It’s a good idea to tell your doctor about anything you are taking that might influence other medications. If you have been told to avoid eating grapefruit with a medication, for example, then you may need to use caution with CBD as well. A recent study looked at the in-depth issues when taking CBD with other drugs. They explore the cytochrome P450-complex enzymes in particular. It turns out that the interactions are complex but usually mild. The authors conclude that CBD is usually a very safe substance.
My doctor was supportive of my taking CBD. She reported that it has helped some of her patients and that she has even recommended it at least once. I see other doctors for a couple of chronic illnesses, and they showed no interest in the fact that I take CBD.
Many physicians are not familiar with the fact that our bodies produce natural cannabinoids that seem to help maintain balance or “homeostasis”. The endocannabinoid system has been studied since the first endogenous cannabinoid was discovered in 1992. Anandamide was discovered by Raphael Mechoulam (the scientist who earlier discovered THC and CBD) along with NIMH researchers William Devane and Lumir Hanus. It attaches primarily to the CB1 receptor in our bodies. In 1995 Mechoulam discovered the second major endocannabinoid “2-arachidonoylglycerol” or “2-AG” which attaches to both CB1 and CB2 receptors.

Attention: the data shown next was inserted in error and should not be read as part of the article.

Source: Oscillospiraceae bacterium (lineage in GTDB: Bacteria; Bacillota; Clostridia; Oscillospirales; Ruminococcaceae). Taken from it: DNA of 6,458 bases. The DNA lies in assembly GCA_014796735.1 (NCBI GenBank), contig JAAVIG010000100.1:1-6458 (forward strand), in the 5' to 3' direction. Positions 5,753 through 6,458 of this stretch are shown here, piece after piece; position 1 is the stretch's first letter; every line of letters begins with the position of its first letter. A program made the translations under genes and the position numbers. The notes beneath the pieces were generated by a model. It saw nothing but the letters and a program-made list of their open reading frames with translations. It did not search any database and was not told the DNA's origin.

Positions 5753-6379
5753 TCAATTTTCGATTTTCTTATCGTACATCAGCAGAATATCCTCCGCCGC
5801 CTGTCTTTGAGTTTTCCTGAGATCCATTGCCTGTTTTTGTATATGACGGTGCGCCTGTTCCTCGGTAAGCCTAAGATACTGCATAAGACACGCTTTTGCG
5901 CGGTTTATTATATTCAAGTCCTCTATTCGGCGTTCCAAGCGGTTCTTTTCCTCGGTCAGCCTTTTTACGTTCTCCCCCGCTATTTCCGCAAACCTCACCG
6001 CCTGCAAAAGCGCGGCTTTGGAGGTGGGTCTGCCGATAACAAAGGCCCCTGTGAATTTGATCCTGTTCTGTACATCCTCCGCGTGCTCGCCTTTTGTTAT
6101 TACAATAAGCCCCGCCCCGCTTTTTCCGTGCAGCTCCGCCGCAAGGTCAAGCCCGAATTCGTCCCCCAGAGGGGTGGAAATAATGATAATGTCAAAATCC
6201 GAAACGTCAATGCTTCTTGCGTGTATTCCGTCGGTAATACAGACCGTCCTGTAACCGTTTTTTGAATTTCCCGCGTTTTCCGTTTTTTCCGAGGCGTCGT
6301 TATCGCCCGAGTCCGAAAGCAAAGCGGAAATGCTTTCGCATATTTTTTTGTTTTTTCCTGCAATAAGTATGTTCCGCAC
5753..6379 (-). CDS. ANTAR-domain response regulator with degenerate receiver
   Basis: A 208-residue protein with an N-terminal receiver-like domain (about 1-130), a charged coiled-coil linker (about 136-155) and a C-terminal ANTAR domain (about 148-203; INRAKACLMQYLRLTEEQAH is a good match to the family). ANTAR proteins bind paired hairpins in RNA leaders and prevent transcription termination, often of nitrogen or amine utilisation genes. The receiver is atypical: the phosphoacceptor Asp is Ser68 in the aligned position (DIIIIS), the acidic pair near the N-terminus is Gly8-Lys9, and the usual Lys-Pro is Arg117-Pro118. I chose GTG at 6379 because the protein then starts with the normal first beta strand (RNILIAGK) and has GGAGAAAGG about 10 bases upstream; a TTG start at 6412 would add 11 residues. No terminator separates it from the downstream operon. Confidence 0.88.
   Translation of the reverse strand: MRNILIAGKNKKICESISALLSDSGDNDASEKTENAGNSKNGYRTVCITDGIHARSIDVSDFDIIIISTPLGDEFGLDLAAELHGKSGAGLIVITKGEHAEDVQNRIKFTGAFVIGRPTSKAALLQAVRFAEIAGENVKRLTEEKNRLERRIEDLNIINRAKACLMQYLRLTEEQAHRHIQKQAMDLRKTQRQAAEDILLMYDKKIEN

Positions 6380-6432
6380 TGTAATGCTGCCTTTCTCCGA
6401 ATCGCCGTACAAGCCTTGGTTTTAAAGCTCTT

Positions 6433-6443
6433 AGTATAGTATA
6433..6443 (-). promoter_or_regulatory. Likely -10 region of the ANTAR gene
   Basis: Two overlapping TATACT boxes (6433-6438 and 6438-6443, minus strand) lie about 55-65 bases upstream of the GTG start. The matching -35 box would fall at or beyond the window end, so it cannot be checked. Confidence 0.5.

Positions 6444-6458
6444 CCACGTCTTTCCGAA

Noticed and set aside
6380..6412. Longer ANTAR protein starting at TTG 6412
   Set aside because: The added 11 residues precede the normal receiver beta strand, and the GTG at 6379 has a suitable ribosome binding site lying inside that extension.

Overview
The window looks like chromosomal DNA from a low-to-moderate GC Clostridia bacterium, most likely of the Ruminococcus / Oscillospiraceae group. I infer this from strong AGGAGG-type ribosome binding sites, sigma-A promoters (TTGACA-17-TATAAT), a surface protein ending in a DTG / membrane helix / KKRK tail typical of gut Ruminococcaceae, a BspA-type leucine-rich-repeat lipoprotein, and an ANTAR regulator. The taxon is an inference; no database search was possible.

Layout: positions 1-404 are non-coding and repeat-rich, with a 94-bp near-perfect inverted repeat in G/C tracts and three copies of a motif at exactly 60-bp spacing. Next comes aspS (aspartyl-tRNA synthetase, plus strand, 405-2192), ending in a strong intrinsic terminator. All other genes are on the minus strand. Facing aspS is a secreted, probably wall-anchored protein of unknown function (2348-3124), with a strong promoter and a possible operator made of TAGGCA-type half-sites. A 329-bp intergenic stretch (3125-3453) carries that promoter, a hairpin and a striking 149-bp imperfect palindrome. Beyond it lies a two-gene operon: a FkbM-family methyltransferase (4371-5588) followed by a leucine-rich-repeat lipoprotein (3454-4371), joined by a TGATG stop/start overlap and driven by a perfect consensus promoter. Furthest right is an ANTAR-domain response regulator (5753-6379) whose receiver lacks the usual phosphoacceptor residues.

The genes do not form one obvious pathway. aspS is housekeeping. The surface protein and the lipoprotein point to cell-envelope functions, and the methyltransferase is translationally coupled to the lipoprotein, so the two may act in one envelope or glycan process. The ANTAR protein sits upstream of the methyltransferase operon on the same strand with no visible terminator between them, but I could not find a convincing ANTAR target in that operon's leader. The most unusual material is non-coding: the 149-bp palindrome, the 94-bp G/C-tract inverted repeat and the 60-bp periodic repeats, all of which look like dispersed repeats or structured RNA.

Supplementing our natural endocannabinoid system with phytocannabinoids (plant-based cannabinoids) has some risks. These risks are seen mostly with THC. It’s probably even more important to tell your doctor about any THC use. Heavy users of marijuana can develop tolerance, with higher and higher doses needed over time to get the same effect. Very heavy THC use can also lead to a rare disorder called cannabinoid hyperemesis syndrome. The most troubling symptom of this disorder is severe bouts of vomiting. Persons susceptible to psychosis should probably avoid THC because there is evidence that it can contribute to a psychotic episode. As noted above, CBD has not been found to have such risks.
Many people who live where marijuana is illegal do not report THC use to their doctor. They may fear that such a disclosure will become a part of their medical record and that the information will eventually make its way to their insurance company or someone else. It’s probably a good idea to report THC use in any case, but it is especially important if you have any symptoms that may be related to such use.